I feel like this article is begging to be met with sunk cost fallacy responses, even if it is remarkably premature. After four games of Nick Ritchie, I pleaded for the need for Leafs fans to be patient with him and for the Leafs to find a role better suited to Ritchie’s talents. Now here we are nine games later and Ritchie is still barely functioning, this time in a fourth line role and not many fans are singing his praises. Still, I feel there is benefit in taking some time to make Ritchie work, even if all he’s given us in his first 13 games is frustration and further evidence that the Leafs were right to select William Nylander ahead of Ritchie in the draft.
The scoresheet evidence that we have that Nick Ritchie is a Leaf is limited to one assist so far. A secondary assist on a Michael Bunting powerplay goal. That probably serves as another interesting tidbit in the summary of Ritchie’s struggles, and that’s despite his inability to produce offence he’s still cemented to the second powerplay unit. At 5v5, Ritchie has only been on the ice for one goal for and presently sits at a 16.67% GF%. That is unfortunate to say the least, and he’s presently sitting at 94.4 PDO.
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At least there seems to be some acknowledgement from both the Leafs and Ritchie that so far things haven’t gone well… (via Mark Masters of TSN)
“Just getting used to playing with different guys,” Ritchie said of the challenge. “There’s been some chances. I made a few plays that could’ve went in. Just trying to get around the net more and hopefully I can do that in the next few games.”
“He has done a lot of good things that have gone unnoticed,” Keefe stressed. “I thought, like a lot of our players, last night was not a good day for him. We expect a lot more and we need to get a lot more out of him. Part of that is on him and part of that is on us to help him get there.”
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I think what both Ritchie and Keefe have stated ring true of what needs to be sorted out when it comes to Ritchie. Ritchie is still finding his footing with the Leafs and working with a number of different players, none of whom have really played with a player like Ritchie during their time with the Leafs and to Keefe’s point of part of it being on the Leafs to get him there fits with the fact that the Leafs don’t have a spot for a power forward in the style that has been successful for them the past few seasons. Perhaps the best utilization of a power forward on the Leafs would be Wayne Simmonds early in the 2020-21 season before his wrist injury when he was a solid contributor on the Tavares line.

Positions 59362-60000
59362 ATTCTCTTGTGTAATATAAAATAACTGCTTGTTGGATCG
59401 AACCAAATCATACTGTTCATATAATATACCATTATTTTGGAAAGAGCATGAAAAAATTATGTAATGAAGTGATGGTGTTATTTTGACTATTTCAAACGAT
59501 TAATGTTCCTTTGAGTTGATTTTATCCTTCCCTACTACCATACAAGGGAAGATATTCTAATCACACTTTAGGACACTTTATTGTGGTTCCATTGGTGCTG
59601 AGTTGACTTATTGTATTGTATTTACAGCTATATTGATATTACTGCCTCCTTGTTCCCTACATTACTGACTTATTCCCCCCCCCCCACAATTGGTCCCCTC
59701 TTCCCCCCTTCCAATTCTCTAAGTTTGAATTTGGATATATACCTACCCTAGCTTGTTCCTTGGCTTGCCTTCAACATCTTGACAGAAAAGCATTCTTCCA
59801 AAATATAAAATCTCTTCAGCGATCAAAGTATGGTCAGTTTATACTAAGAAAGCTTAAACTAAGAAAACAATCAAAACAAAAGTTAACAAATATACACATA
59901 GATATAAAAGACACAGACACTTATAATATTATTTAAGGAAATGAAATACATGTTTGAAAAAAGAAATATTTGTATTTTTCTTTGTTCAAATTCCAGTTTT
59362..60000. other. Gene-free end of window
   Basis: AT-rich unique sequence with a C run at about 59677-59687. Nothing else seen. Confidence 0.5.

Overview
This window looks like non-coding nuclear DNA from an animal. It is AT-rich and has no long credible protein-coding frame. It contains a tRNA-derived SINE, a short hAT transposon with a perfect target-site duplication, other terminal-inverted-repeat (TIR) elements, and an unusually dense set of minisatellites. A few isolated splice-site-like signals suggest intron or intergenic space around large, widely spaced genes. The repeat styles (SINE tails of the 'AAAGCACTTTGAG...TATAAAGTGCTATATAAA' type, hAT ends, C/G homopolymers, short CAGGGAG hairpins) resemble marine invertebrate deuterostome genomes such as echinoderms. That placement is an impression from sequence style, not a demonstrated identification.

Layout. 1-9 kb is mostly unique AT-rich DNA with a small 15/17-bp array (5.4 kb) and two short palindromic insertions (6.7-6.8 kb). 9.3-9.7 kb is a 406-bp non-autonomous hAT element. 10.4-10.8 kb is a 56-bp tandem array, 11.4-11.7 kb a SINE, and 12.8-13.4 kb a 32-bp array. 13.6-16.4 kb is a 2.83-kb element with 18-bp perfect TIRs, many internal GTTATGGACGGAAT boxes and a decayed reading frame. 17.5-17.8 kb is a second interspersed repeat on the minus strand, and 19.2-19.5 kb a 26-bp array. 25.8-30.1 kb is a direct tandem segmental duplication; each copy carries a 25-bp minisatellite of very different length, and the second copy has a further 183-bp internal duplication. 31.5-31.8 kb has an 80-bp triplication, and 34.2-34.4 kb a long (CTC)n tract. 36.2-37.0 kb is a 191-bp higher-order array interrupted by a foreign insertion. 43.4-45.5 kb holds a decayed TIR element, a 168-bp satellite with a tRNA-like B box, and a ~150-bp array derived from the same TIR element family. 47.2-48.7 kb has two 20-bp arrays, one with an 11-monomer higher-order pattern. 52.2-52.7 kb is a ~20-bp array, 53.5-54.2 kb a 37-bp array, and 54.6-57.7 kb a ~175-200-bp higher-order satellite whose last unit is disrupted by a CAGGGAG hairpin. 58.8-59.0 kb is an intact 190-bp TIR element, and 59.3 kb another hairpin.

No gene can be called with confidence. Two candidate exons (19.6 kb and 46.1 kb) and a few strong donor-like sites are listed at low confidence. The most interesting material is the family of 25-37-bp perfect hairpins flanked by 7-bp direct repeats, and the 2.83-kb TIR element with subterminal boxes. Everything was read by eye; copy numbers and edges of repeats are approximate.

When it comes to looking at who the Leafs have tried to get Ritchie to click with it’s probably more important to look at who Ritchie hasn’t had much of an opportunity to work with. Ritchie has rarely played with any of Kerfoot, Nylander, and Bunting. The players on the list are intriguing because Kerfoot plays a style similar to frequent Boston linemate Charlie Coyle, and William Nylander working with Ritchie on a line with Tavares and Ritchie might also provide the necessary play driving element that was missing in the early days of the season.
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There are a few truths that need to be considered when it comes to Ritchie:
  1. The physical elements of Ritchie’s game were a perceived need by many inside and outside the organization. And while the numbers on Ritchie and the sheltering of his usage are underwhelming, the fact that Ritchie presently leads the Leafs in hits while averaging 12 minutes a night is Ritchie meeting one of the most basic needs of the Leafs. The fact that Ritchie had 15 hits in his first 4 games, and that’s dropped off to 14 hits in his last nine games might be even more troubling for the Leafs than his lack of offensive output. Ritchie, like SImmonds in the previous season, is an attempt to find an affordable power forward, and the Leafs could use that style of play.
  2. Ritchie has a $2.5M commitment this season and next. That’s not cheap by Toronto supporting cast prices and at $2.5M they need him to work out and work out better than in a fourth line situation. While I can appreciate there will be a point when we’re talking about a sunk cost with Ritchie, but right now the Leafs are still very much in the early days of Ritchie and finding a fit is still a thing that can happen. He doesn’t seem to be a top line player as he can’t keep up. He doesn’t seem to be a fourth line player, as his linemates don’t seem to provide him with what he needs to be successful. Hopefully the truth lies in the middle six and the competition that goes along with that.
  3. Ritchie won’t get better by sending him to the press box. He doesn’t seem to have a lot going right for him at the moment, and while he’s not Mitch Marner, perhaps the best approach is to allow him to play his way out of his funk as Marner did.
The thing with Ritchie as well is that if you don’t buy in to the notion that the Leafs need to player a tougher, gritter game the idea of acquiring Ritchie, playing Ritchie, etc is not going to sit right with you. It becomes easier to look at him as a player that didn’t work on the 1st line, isn’t working on the 4th line, and doesn’t have the resume that warrants a better opportunity, and for that reason I can fully appreciate the sunk cost fallacy argument, even if it is premature.
Ritchie needs to be better and thankfully the Leafs and Ritchie are acknowledging that. The good news is that it’s game 13 and there is plenty of time to explore what Ritchie is or isn’t capable of for the Leafs.
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